The logic of moisture management
By Robert Bean
Condensation is not the dark side of chilled water and radiant cooling systems.
There is no shortage of articles describing the risks and jeopardies of using chilled water and radiant cooling systems, and how these systems cause condensation. It seems that mysterious aliens with a hidden agenda handed out scripts to industry authors instructing them to repeat in a James Earl Jones voice, “Luke, be wary of the radiant cooling systems – it shall condense and rain upon the galaxy.” To this I reply: What are the facts?
Here is a serving of universal logic for critics of chilled water and radiant cooling systems: 100 per cent of all condensation problems in buildings conditioned exclusively with refrigerated air, did not have a chilled water radiant cooling system to blame. We do not hear Darth Vader voices from the “refrigerated air only” camp. Only bad designers and bad installers can be held accountable for sweating refrigerated air-based systems because good designers and good installers would never let moisture become a problem.
Good designers and installers spend hours evaluating moisture loads and assembling building and HVAC components properly so sweating does not occur. But apparently with chilled water and radiant cooling the good logic of moisture management gets tossed to the far corners of the galaxy because evidently only bad designers and bad installers are permitted to work on these systems. That is definitely dark side thinking.
It is time to stop holding radiant cooling and chilled water systems to some unreasonable double standard and talk about the real problem, which is moisture. Moisture is the root of all that is good and bad in the universe. It is an equal opportunity offender and does not discriminate between HVAC system types. Statistically one is far more likely to find moisture problems in refrigerated air systems than chilled water radiant systems due to the installation ratio of air over water.
Here are six reasons why condensation with chilled water and radiant cooling panels is a straw man argument; regardless of HVAC system type, moisture must be managed for biological concerns, hydrolysis, dimensional stability of hygroscopic materials, and preservation of materials, respiratory comfort, and thermal comfort. Condensation becomes a moot point if you control moisture for these reasons (setting aside discussions around pipe insulation, infiltration, and so on). Let’s look at each of these conditions.
Without moisture control, numerous biological risks develop which support the growth of bacteria, viruses, fungi (moulds) and mites. According to a ASHRAE Transaction, Human Exposure to Humidity in Occupied Buildingsi and the ASHRAE Handbooks, humidity at less than 30 per cent or more than 60 per cent can introduce higher multiple microbial risk factors. As noted in the Environmental Protection Agency (EPA) Indoor Air Plus program, “You have to control humidity to below 60 per cent RH.” You will also find support from the medical community on this range. Stephanie H. Taylor, M.D. states, “The movement and infectivity of bacterial, viral, and fungal organisms vary with the RH of the air…” This is supported by Dr. R.L. Dimmick from the Naval Biological laboratory (NBL), Univ. CA, Berkeley who said, “Moisture content may, indeed, be the most important environmental factor influencing the survival of airborne microbes.”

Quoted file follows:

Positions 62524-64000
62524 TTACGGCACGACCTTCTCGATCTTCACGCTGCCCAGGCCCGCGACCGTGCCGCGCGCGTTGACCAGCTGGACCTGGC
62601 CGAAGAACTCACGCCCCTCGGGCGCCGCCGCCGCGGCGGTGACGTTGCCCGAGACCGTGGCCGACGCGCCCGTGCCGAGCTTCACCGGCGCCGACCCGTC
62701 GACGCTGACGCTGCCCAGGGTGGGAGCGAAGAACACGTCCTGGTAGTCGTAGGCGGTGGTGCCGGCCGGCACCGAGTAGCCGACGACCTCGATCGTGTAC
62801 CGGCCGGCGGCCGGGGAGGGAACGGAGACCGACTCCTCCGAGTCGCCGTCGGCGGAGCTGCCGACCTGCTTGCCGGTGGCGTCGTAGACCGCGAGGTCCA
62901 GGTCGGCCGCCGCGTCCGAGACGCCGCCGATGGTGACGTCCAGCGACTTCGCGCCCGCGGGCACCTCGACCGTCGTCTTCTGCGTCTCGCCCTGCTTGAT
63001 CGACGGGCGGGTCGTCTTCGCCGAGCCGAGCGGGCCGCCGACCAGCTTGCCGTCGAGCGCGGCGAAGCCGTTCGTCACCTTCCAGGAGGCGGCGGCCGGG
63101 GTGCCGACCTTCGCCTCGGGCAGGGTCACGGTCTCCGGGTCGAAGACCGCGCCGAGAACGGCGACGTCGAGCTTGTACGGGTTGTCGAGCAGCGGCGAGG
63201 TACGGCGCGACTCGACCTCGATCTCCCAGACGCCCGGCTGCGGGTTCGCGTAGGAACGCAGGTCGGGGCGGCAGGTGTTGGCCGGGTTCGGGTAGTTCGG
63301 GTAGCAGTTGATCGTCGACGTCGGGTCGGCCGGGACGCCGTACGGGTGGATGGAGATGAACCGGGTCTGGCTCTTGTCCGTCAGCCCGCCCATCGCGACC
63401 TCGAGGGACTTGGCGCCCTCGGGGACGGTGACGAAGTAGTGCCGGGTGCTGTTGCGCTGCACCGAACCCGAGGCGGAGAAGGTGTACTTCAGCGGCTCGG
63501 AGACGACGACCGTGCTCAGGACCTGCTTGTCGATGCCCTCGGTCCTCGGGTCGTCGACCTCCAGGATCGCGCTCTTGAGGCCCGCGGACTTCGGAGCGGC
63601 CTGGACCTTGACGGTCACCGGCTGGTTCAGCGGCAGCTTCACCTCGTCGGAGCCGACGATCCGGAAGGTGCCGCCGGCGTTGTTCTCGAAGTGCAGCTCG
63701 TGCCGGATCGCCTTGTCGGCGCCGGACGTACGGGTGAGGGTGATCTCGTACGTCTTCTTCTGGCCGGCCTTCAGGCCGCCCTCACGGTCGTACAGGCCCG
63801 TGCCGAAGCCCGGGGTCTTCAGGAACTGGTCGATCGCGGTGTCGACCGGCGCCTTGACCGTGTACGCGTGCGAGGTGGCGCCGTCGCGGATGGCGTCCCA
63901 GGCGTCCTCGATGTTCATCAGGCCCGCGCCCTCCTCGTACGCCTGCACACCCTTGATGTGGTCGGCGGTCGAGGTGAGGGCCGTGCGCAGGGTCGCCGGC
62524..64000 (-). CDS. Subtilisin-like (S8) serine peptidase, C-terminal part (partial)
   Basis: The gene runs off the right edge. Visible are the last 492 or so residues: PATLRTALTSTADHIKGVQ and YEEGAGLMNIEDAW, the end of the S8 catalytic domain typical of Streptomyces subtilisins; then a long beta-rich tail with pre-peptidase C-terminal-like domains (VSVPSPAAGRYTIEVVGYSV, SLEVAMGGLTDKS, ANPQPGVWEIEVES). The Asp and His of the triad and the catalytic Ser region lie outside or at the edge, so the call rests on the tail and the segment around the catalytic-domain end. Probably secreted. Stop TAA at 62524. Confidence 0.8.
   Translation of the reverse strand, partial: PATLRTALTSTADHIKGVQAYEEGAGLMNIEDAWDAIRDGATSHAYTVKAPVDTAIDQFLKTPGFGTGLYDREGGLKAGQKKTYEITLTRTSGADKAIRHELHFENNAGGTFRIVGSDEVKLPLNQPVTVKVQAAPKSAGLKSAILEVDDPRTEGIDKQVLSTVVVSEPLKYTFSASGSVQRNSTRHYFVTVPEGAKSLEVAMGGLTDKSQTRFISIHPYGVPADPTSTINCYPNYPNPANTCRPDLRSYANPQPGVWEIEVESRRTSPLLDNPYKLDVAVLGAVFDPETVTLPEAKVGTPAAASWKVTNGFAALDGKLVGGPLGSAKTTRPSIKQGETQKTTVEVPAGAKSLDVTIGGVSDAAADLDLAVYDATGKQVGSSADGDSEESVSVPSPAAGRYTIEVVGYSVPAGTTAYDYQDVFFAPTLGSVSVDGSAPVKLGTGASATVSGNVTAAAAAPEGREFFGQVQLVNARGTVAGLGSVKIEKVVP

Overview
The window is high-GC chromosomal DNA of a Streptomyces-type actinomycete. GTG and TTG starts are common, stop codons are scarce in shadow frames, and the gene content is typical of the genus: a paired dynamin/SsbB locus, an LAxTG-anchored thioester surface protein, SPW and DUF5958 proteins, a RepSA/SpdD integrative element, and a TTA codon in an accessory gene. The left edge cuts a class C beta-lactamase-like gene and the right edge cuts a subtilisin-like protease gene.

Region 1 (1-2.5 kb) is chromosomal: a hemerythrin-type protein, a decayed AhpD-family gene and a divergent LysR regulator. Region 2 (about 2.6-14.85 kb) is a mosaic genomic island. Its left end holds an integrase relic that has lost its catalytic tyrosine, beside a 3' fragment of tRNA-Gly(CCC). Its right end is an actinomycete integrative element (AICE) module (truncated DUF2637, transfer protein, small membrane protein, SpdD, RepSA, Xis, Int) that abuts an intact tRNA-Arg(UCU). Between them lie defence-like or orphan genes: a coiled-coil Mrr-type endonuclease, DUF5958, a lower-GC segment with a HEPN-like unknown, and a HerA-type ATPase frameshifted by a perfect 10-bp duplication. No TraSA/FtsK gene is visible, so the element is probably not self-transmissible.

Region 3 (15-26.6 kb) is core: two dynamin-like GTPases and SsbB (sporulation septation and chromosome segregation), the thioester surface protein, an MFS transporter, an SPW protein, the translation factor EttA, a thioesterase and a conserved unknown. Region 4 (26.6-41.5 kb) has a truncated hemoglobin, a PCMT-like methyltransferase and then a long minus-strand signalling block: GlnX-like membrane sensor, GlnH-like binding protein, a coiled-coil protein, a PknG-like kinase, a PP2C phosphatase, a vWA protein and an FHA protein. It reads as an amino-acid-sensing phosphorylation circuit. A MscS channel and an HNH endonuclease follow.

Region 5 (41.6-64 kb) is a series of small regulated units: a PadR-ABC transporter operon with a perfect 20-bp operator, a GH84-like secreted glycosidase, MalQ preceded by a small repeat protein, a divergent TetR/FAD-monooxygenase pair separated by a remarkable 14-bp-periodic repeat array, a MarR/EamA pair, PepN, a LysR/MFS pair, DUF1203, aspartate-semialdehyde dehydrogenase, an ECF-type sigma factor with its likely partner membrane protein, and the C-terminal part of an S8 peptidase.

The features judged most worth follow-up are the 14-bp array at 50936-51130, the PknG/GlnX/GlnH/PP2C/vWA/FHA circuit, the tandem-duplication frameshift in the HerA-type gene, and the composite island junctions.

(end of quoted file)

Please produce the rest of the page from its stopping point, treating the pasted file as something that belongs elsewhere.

Taylor goes on to say, “Maintaining the relative humidity of hospital indoor air between 40 per cent and 60 per cent can significantly decrease healthcare associated infections.”ii In addition to ASHRAE, the EPA and NBL this position is supported by numerous authoritative organizations including the Canadian Centre for Occupational Health & Safety, Health Canada and ACCA and The Indoor Environment & Energy Efficiency Association.
Hydrolysis is a water-based reaction that is used to break down certain chemicals. Studies by Dr. Richard L. Corsi, University of Texas (Austin), show paint emissions (specifically HC-O-O) are affected by rising relative humidity.iii Matthews et al, noted that changing the indoor conditions from 68F (20C) and 30 per cent relative humidity (RH) to 79F (26C) and 60 per cent RH would result in two to fourfold increases in formaldehyde concentration for the same air change rate. Hodgson et al, stated in its study on the topic, “This suggests that indoor humidity has a substantial impact on formaldehyde emission rates and concentrations.”iv
3. Dimensional Stability of Hygroscopic Materials
When hygroscopic materials such as wood are operated in an uncontrolled environment their moisture content can fluctuate. Such changes lead to dimensional instability due to shrinking and swelling. Both Canada Mortgage and Housing Corporation’s Wood Frame Envelopes Best Practice Guidev and Forest Products Laboratory’s (U.S. Department of Agriculture/Forest Services) Wood Handbookvi provide for the ideal “in service” wood moisture content as between six per cent and 14 per cent. This ideal in-service range corresponds to relative humidity between 40 per cent+/-10 per cent and 60 per cent+/-10 per cent at temperatures typical for space heating and cooling.
4. Preservation of Materials
According to the Image Permanence Institute (IPI), a university-based non-profit research laboratory devoted to preservation research, at approximately 73F dry bulb, “no risk” conditions exists for chemical decay of organic materials between 25 per cent RH and 35 per cent RH for a dew point condition between 45F and 59F.vii The American Museum of Natural History regarding preservation and temperature and relative humidity says this; “Different types of collections have substantially different relative humidity requirements…Specimens with metal components may benefit from RH levels that are as low as possible. Organic artifacts require more moderate RH levels to prevent desiccation or embrittlement. Most specimens benefit from RH levels that are moderate and stable to prevent physical damage that can be caused by wide climatic shifts. Generally, recommendations for museum environments are given as to [sic] 50 per cent while attempting to minimize dramatic swings to between 40-60 per cent, even if broad seasonal trends are hard to avoid.”viii